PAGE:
Awards Watch: Foreign Language IV
EmptyIf this were any other category, it would be a two-horse race.
But it's the foreign-language Oscar, meaning the two films that might otherwise be the obvious front-runners may have to settle for a wealth of international awards instead.
Michael Haneke's Austrian entry, the stark black-and-white period drama "The White Ribbon," has already garnered the most high-profile honor on the fest circuit, a Palme d'Or at Cannes, as well as a Golden Globe for best foreign-language film and a European Film Award for best film.
And Jacques Audiard's violent prison tale "A Prophet" (France) boasts a grand prize in Cannes and was named best foreign-language film by the National Board of Review.
Between the two, "Ribbon," would appear to have an edge, if only because "A Prophet's" bloody milieu could prove to be too much for queasy Academy voters. But that's not to say either one dominates the much-harder-to-predict Oscars, handicapped by a complicated voting process that has drawn as much attention as any of the past winners.
For years, that process was lambasted as giving a small number of older voters undue power. In an attempt to broaden the race, the Academy allowed its foreign-language executive committee to add some contenders, creating a short list of nine nominees before the final five were chosen.
Is that enough?
Yes, says Michael Barker, co-president of Sony Pictures Classics. "Every year since the changes in these rules, there seems to be less criticism from the international filmmaking community," he notes. "There are still pitfalls with each step of the process, but because these five films are quite exceptional, I've heard very little criticism this year. It's very rare that you have a year where all five of the films are so good."
Indeed most of the criticism these days is directed at how individual countries decide on their respective submissions. (Each country is allowed to put forward one movie in the foreign-language Oscar race.)
This year is no exception: The Chilean drama "Dawson Isla 10" was chosen over the far more high-profile festival favorite "The Maid," and Pedro Almodovar's "Broken Embraces" was never in the running because Spain chose Fernando Trueba's "The Dancer and the Thief."
Rounding out the list of contenders is an uncharacteristically black field. Israel's "Ajami" focuses on the rising tensions between Arabs and Jews after a gang-related killing; Peru's "The Milk of Sorrow" examines how the lingering effects of rape are passed down through the generations; and Argentina's "The Secret in Their Eyes" tells the story of a retired criminal prosecutor planning to write a novel about a 25-year-old rape-and-murder case.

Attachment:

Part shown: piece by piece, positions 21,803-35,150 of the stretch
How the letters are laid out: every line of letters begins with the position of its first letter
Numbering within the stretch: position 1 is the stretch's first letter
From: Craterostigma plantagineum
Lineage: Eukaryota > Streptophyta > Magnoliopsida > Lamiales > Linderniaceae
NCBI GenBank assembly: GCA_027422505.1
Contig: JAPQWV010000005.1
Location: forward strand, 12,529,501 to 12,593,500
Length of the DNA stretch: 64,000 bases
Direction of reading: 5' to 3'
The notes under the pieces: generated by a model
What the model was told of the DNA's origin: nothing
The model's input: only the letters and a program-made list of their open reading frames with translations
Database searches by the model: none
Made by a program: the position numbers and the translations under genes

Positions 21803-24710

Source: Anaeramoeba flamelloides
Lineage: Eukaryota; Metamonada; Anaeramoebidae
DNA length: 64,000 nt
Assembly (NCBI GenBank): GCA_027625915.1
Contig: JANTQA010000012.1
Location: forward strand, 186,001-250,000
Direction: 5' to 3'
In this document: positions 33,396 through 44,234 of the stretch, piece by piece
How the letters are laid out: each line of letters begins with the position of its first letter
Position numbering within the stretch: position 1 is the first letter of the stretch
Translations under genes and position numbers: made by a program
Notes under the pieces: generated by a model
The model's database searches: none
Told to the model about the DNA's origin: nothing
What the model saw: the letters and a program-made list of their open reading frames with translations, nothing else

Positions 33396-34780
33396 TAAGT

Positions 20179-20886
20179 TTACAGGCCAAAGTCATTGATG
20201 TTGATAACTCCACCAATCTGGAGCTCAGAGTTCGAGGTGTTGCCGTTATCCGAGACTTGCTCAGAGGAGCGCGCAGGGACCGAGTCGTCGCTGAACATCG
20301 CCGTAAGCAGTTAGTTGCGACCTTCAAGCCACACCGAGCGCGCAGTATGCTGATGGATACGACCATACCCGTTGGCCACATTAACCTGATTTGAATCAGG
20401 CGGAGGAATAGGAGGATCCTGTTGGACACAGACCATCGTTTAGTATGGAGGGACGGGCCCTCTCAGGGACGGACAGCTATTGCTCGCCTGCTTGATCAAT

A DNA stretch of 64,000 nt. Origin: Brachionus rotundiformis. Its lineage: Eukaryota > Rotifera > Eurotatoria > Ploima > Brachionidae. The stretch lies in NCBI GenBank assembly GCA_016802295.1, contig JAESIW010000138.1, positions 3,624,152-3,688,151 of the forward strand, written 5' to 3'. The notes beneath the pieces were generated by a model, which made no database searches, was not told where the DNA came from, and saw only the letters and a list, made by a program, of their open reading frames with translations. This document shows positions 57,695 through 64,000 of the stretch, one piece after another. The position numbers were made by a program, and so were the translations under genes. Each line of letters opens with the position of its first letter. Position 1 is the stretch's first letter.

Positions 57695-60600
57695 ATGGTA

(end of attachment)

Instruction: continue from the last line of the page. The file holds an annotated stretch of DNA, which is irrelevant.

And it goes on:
There isn't a lighthearted entry in the bunch, suggesting voters are serious about shedding the lightweight label that has dogged the category in the past.
This is a race that traditionally includes a number of uplifting, "Life is Beauti ful"-style crowd pleasers that the foreign-language voters have a clear soft spot for. Look no further than last year's winner "Departures," which came out of nowhere to beat both the gritty, animated war doc "Waltz With Bashir" and Laurent Cantet's acclaimed Palme d'Or winner "The Class."
Without films like "Departures" in the running this year, there's no telling which way voters will lean.
"None of the contenders are traditional audience-pleasers the way 'Departures' was," says veteran publicist Fredell Pogodin. "There's nothing here that would fit the category of being a 'heartwarmer,' so I don't see anything coming out of nowhere to bump all the others."
"There are many reasons 'Departures' won," Barker adds. "Last year, you had a lot of films that were very innovative and 'Departures' was more conventional, (but) this year you've got a little of both."
If voters decide to choose the least provocative entry, the smart money would likely be on Juan Jose Campanella's "Secret," which could become the first Argentine entry to win the award since Luis Puenzo's "The Official Story" in 1986. Another possible scenario could see a classic Academy "do over" in which Israel's "Ajami" is handed the gold in an effort to atone for last year's "Bashir" snub.
The race is further complicated by the fact that one of the foreign-language voters' favorite subjects -- World War II -- is nowhere to be seen, which could be a boon to "White Ribbon." Director Haneke's unforgiving world view may offer no reassuring, "Cinema Paradiso"-like comforts about the resilience of the human spirit, but at least it is set during the years leading up to WW I and is laden with enough anti-authoritarian angst to remind voters of the Nazi-era themes they sometimes favor.
All of which appears to relegate the Peruvian entry to longshot status. But, given past upsets, "Milk of Sorrow" director Claudia Llosa may want to have an acceptance speech ready, just in case.